The Best All-Inclusive Resorts in Florida
Get the most for your money at these resorts in the sunshine state.
This article originally appeared on Travel + Leisure
All-inclusives can be tricky to find in the Sunshine State, where resorts are notorious for delivering over-sized bills just as you're walking out the door. But there are a few prized properties—like a romantic retreat on the Keys (of course) and an accessible spot in Orlando for family getaways—that will take all the guesswork out of your vacation to Florida.
Little Palm Island Resort & Spa in the Florida Keys
If you're in the mood for a resort but don't want to feel tucked away in a sprawling, impersonal building, Little Palm could be right up your alley. Located in the remote Florida Keys, accessible only by seaplane or boat, it's the sort of place where sweet staffers hand you a rum cocktail right when you walk up to the door. Among the package deals are an all-inclusive "Adventure Package," which includes a full meal plan, 80-minute yoga for two, a duo of $300 spa credits, a snorkeling trip, a seaplane sight-seeing outing, and a back-country fishing trip.
Sirata Beach Resort in St. Petersburg
In Tampa for business? Take a quick little getaway to St. Pete's—and invite the whole family to join—because at $399 per night for a king suite that includes three meals daily, cocktails, taxes, tips, and even parking, Sirata is a hard-to-beat deal. It's also home to the city's oldest beach bar (order a flatbread) and boasts three beachfront swimming pools. At the private beach, guests will find a volleyball court, a kids playground, and a fire pit for late-night S'mores. (Pro tip: Ask for a room with a terrace for a knockout view.)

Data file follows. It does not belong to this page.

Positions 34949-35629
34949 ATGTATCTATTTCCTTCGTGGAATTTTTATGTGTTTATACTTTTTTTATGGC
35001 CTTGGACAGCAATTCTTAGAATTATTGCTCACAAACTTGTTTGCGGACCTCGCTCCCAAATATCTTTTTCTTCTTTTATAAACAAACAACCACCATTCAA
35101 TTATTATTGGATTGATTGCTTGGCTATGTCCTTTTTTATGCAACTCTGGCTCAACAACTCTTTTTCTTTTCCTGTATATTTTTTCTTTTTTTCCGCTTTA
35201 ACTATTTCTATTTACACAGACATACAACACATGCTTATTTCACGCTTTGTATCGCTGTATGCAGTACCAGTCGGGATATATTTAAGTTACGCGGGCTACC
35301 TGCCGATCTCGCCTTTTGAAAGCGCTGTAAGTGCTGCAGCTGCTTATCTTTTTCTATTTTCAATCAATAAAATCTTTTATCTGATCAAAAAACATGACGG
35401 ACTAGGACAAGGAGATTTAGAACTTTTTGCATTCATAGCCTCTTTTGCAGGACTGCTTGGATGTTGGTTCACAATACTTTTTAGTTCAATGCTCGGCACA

Club Med Sandpiper Bay in Port St. Lucie
Child-friendly as can be, with activities as varied as trapeze classes, paddle-boarding, sailing, ping pong, cooking lessons, dance classes, and beachy movie nights, the only Club Med in America is a true all-inclusive. Situated halfway between Miami and Orlando, it's less expensive than other package-based resorts, but is still well-run, with super-attentive staffers. Because the brand has mastered the all-inclusive format on a global scale, guests can expect open bars, gourmet dining with plenty of options, and both taxes as well as gratuities included. You might actually walk out the door without spending an extra dime beyond what you paid up front—which is what should always happen at an all-inclusive.
Rosen Shingle Creek in Orlando
If you're visiting Florida with kids, odds are you're either in Orlando or the kids are begging you to go there. Either way, Rosen Shingle Creek is ready for you. Though not technically an all-inclusive the same way Club Med is, Rosen Creek nods to its alluring neighbors with a SeaWorld package and another for Universal Orlando. Skip lines at the Wizarding World of Harry Potter, or eat for free all day at SeaWorld. Just don't forget to build in time naps (that means you and the little ones).
This Story Originally Appeared On Travel + Leisure